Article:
HarperCollins c.e.o. Victoria Barnsley has said the idea of the bookshop as a book club, charging for browsing, is "not that insane", given the level of threat faced by the general bookshop.
Barnsley was speaking to broadcaster Evan Davis on BBC Radio 4's "The Bottom Line" on Saturday (9th February), alongside literary agent Jonny Geller and Kobo's Michael Tamblyn, in an investigation of the future of publishing.
Barnsley predicted that the level of digital e-book sales would "level off and end up being more like 50/50 [physical books and e-books] for quite some time, if the physical bookshops survive". But she said the survival of the physical bookshop was "the big question". "Readers still do quite like physical books, the question is, will they be able to buy them, actually," she told Davis.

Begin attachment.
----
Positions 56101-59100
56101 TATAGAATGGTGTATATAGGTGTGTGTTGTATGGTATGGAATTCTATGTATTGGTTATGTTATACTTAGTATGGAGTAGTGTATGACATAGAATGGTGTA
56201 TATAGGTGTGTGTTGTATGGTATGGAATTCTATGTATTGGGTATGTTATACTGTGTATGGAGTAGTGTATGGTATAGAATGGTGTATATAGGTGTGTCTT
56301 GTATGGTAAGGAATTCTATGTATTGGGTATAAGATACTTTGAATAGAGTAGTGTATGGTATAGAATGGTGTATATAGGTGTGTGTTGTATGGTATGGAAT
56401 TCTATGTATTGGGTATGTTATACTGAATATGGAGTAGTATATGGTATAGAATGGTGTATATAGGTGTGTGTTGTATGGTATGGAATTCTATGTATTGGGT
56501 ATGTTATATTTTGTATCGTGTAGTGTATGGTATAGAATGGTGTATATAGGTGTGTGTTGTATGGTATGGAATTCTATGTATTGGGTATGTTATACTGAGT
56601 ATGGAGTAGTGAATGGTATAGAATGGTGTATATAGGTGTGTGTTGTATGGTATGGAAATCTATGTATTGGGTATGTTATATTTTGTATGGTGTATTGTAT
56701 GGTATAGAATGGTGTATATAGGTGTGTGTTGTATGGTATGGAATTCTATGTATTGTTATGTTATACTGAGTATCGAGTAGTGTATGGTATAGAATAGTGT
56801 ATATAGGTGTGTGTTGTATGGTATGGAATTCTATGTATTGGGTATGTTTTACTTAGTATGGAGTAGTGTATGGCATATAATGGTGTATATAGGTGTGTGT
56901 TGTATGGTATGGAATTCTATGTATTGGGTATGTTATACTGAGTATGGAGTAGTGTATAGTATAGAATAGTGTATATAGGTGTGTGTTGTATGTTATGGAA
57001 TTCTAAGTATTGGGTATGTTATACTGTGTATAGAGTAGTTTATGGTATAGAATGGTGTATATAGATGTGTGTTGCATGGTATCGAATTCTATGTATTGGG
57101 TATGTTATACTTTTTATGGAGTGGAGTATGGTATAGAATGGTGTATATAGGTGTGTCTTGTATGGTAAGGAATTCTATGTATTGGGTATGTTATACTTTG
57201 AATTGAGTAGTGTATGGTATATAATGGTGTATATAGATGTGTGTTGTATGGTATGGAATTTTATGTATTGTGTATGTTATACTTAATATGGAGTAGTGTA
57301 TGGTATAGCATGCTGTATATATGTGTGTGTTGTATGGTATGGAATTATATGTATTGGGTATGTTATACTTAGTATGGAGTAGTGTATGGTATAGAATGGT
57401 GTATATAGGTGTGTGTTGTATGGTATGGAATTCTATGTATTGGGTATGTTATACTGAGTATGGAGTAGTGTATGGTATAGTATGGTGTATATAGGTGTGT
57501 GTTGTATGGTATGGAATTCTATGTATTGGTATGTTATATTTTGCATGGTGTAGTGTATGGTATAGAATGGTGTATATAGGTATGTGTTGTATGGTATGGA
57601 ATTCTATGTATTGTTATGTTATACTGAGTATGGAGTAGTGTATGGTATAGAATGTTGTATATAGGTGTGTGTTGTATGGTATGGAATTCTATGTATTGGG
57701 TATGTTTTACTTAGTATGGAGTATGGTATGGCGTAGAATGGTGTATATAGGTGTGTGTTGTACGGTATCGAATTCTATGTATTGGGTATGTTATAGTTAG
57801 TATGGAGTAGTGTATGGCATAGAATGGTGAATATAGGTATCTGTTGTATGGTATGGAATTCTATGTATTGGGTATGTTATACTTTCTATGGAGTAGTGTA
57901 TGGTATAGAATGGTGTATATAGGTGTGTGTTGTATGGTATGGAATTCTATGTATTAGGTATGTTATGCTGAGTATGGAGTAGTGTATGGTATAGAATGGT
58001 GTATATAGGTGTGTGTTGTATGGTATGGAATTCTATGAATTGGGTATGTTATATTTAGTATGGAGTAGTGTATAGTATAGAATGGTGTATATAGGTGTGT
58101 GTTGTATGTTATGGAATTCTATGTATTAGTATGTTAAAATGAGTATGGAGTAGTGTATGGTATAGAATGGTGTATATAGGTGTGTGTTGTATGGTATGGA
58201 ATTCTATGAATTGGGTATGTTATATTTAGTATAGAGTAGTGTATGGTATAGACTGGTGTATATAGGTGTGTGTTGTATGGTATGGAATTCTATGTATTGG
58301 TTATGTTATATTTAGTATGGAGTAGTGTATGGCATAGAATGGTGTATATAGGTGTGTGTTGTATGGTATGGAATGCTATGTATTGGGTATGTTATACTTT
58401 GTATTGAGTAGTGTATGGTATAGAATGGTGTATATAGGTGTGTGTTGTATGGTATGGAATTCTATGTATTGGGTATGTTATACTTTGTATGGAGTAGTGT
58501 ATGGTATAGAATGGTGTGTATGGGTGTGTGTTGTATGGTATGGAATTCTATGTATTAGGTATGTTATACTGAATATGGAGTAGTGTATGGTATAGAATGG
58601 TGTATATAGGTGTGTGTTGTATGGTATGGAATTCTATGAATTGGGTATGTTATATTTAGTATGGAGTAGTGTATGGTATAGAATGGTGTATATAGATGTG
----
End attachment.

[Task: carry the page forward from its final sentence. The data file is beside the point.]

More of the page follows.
Citing a reported figure that only 35% of fiction in the UK is bought through a physical bookshop, Barnsley commented: "They are under enormous pressure," suggesting that asking customers to "pay for the privilege of browsing" was not an insane concept in the current environment. Certain shoeshops in the US are already charging customers to try on shoes, she noted.
E-book pricing was also discussed, with Geller describing the 20p e-book phenomenon as "a real danger for all of us", commenting: "If you're going to pay 20p for Life of Pi, which is a film, why would you ever pay £1?"
Barnsley said there was a major debate within the industry over DRM, commenting: "If you don't have it, the risk is that there's a lot of sharing . . . [but] keeping it on allows retailers like Amazon to continue running their walled gardens which is not a good thing."